Sunday, 3 February 2013

Improved Discussion Boards

This week saw a welcome revamp of the discussion boards.  There's been quite a bit of debate recently about the relative merits of the discussion boards versus the Salesforce Stack Exchange beta site.  Personally, I think there's room for both as they serve different purposes.  I also think that the more channels for the community to work together the better - for one to succeed there's no reason that others have to fail.  I realise that this is an area of religious wars for some people, so bear in mind that this post represents my opinions on this - if you disagree, there's nothing stopping you writing up your own post!

My thoughts of some of the strengths and weaknesses of these sites are as follows:

  • Gamification.  
    This is an area where Stack Exchange is very strong.  There's a plethora of badges that can be earned, each user has a reputation score based on up or down votes for questions and answers, answers marked as accepted etc.  Another interesting ranking is a user's acceptance rate.  This indicates how often a user is accepting answers, and a low score indicates they are asking for a lot of help but not marking answers solved for the benefits of others.  The boards, by contrast, have previously ranked users by the number of posts that they have made - e.g. 150 for Trusted Contributor and topping out at 500 for Super Contributor.  Where this is lacking is rating the quality of posts - I've seen at least one instance in the past where a user has earned Trusted Contributor by making 150 'please write my test case' style posts.  This is an area where the revamp has improved matters through the introduction of kudos - you can read about how this works in detail at the developer relations blog post.  What matters though, is the leader board is now focused on kudos rather than tags, which should lead to a lot less meaningless tags on messages.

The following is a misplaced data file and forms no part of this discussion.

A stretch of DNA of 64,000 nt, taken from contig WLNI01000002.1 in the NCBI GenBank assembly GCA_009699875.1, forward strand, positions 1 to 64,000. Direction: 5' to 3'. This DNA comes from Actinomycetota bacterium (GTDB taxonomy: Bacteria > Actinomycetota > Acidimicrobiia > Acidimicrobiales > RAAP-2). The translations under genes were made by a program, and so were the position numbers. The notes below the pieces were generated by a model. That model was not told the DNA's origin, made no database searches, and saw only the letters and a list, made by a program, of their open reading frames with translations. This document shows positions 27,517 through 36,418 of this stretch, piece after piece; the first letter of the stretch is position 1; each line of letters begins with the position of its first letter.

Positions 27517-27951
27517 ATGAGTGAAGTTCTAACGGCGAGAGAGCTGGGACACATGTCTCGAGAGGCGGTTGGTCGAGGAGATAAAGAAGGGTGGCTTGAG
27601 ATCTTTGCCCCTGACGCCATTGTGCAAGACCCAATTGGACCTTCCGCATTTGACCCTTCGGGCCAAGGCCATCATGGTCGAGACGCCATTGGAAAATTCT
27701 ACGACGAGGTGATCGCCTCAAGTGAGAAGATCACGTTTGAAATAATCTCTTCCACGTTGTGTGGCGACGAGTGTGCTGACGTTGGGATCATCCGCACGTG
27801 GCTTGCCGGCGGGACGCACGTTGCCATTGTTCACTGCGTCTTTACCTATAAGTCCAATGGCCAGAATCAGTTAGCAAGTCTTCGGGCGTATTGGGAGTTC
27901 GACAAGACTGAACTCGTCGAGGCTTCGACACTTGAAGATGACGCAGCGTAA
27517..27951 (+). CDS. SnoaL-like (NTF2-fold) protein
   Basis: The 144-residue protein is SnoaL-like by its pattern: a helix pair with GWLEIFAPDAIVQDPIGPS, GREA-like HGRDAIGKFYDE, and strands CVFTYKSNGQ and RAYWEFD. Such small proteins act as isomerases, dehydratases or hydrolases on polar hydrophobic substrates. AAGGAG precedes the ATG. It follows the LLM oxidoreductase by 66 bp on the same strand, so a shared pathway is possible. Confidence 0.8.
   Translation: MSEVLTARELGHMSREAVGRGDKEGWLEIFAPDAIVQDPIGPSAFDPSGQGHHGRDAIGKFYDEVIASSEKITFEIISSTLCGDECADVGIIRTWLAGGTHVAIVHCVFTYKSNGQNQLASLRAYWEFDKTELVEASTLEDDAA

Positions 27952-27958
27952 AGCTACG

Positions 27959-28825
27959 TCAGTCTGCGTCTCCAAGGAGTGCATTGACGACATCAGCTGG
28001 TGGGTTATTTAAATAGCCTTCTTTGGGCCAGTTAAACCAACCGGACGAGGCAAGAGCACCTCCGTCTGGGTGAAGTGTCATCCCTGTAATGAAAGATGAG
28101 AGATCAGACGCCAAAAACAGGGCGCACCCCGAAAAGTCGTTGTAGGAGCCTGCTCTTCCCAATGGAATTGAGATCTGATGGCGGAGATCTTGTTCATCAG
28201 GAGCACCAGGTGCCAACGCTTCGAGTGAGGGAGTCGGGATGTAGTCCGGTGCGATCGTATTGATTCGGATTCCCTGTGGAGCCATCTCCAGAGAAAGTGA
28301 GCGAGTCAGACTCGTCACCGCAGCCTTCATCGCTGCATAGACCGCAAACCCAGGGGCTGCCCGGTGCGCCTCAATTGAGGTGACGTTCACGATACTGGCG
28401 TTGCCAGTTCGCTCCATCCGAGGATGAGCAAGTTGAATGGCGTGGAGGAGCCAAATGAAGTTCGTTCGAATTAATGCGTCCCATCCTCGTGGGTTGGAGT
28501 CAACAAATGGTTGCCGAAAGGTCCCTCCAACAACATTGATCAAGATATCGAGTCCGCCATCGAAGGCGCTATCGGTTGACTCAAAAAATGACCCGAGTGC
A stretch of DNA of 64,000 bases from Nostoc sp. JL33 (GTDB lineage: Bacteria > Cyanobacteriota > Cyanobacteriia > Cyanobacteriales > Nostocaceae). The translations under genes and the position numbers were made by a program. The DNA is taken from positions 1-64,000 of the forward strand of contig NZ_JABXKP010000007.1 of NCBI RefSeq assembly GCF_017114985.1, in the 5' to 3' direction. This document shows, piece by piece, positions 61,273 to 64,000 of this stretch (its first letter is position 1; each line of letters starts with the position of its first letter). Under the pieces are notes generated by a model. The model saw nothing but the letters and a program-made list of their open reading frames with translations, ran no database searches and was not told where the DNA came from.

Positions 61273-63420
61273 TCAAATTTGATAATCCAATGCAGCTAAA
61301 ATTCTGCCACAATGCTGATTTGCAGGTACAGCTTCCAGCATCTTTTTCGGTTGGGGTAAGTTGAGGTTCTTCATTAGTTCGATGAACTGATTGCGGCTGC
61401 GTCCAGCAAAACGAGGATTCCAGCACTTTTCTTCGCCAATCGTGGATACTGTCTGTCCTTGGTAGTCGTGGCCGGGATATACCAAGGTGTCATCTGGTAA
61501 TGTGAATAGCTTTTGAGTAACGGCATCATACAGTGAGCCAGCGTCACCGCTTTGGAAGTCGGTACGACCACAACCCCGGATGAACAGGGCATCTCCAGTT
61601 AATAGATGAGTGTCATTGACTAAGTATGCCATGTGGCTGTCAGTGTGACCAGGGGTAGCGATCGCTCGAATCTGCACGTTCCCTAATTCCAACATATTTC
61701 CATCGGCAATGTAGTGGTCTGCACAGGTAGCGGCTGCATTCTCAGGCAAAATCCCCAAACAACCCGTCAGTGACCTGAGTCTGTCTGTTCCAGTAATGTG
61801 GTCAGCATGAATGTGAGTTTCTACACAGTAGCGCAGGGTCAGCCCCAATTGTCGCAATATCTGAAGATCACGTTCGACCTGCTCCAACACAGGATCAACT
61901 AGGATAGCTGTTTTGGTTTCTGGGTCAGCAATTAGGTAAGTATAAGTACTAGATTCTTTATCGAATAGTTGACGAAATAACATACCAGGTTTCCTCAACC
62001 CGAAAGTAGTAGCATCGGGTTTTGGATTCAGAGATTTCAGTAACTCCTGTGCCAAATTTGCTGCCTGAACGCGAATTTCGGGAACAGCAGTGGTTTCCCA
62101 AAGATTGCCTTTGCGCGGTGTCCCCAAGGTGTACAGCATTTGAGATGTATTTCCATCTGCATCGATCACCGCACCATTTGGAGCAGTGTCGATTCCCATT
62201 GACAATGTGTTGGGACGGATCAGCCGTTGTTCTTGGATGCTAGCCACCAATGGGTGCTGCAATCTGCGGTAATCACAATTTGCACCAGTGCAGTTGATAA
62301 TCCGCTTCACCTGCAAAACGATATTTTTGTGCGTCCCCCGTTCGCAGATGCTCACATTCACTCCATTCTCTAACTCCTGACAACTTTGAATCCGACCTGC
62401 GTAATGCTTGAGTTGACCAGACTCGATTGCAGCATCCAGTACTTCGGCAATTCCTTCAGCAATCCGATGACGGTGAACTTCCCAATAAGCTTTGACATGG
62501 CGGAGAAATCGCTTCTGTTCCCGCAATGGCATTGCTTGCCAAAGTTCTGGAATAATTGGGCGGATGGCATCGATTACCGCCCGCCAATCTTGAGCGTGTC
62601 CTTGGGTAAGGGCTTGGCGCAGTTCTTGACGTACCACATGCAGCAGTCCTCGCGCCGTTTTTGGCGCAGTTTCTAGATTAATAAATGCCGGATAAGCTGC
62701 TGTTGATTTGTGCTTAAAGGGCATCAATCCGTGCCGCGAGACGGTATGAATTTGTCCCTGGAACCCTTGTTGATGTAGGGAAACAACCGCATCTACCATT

• Participation.
    This is an area where the boards win hands down - the number of users and volume of posts far exceeds the Stack Exchange site.  Of course boards have the advantage that they've been around longer, but I feel there is more to it than this, as I'll cover in my next point.  The quality of the posts on the boards is hugely variable though, whereas the up/down voting system on Stack Exchange tends to ensure that the quality of posts is high - users can also vote for questions to be closed if they feel they are asking for help with homework, could be answered by a simple search etc.
  • Support for Newbies.
    This is likely to be my most contentious point.  I don't think that Stack Exchange is a good place to go for help if you are starting out with  Its good for advanced users who have hit a roadblock, researched the problem and been unable to find a solution. Its also reasonably good for intermediates who know there is a specific problem with their code but can't figure out exactly where its going wrong.  Where it really falls down is for those who don't know where to start.  Post up a question asking for basic, generic help and you'll be down voted and closed very quickly. There's also a touch of mob mentality or swarming about this - questions can be quickly hammered down, but the voting up doesn't seem to happen with the same pace.  The boards are much more tolerant of beginner questions - sometimes there are pages of responses attempting to get to the bottom of what the problem actually is before even attempting to solve it.  In case you think I'm being too hard on Stack Exchange, the format doesn't really support this kind of question discovery, so I can understand why some questions are treated in this way.  I often describe the boards as the place to ask bad questions, or a home for those who don't know what they don't know.
  • Existing answers.
    This is another area where Stack Exchange cannot hope to compete, due to the amount of time that the boards have been around.  You'll probably have to work a little harder to find answers to esoteric questions on the boards, due to the variable quality of the posts, but there are tens of thousands of solutions in there.  In fact, I'd lay money that before posting on Stack Exchange most, if not all, users will have searched the discussion boards. And to be fair and equitable, if they've done that research before posting on Stack Exchange their question will be upvoted and answered.

Reading the above, you might think that I'm not a fan of Stack Exchange - in fact, nothing could be further from the truth, I'm on it most days and I'm in the top 5 for reputation.  There's a place for both sites and, while there is some overlap, they generally serve different purposes.  That said, I do prefer the discussion boards - partly as I have four years history with them, but mainly because I'm interested in getting people started on the platform and improving beginners.